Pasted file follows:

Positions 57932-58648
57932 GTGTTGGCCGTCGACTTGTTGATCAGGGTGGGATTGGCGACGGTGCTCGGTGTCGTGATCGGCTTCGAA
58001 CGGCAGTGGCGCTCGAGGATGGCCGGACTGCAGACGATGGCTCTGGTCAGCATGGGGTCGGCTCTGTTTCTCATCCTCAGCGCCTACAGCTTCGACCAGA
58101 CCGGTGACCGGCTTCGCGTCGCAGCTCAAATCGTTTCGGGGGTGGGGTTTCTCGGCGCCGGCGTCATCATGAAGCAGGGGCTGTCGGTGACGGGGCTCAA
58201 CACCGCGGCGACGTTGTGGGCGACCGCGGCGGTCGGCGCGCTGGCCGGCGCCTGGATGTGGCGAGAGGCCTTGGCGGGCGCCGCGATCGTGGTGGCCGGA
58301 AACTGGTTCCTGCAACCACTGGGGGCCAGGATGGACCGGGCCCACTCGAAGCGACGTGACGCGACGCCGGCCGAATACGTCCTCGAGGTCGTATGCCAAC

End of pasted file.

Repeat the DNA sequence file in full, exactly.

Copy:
Positions 57932-58648
57932 GTGTTGGCCGTCGACTTGTTGATCAGGGTGGGATTGGCGACGGTGCTCGGTGTCGTGATCGGCTTCGAA
58001 CGGCAGTGGCGCTCGAGGATGGCCGGACTGCAGACGATGGCTCTGGTCAGCATGGGGTCGGCTCTGTTTCTCATCCTCAGCGCCTACAGCTTCGACCAGA
58101 CCGGTGACCGGCTTCGCGTCGCAGCTCAAATCGTTTCGGGGGTGGGGTTTCTCGGCGCCGGCGTCATCATGAAGCAGGGGCTGTCGGTGACGGGGCTCAA
58201 CACCGCGGCGACGTTGTGGGCGACCGCGGCGGTCGGCGCGCTGGCCGGCGCCTGGATGTGGCGAGAGGCCTTGGCGGGCGCCGCGATCGTGGTGGCCGGA
58301 AACTGGTTCCTGCAACCACTGGGGGCCAGGATGGACCGGGCCCACTCGAAGCGACGTGACGCGACGCCGGCCGAATACGTCCTCGAGGTCGTATGCCAAC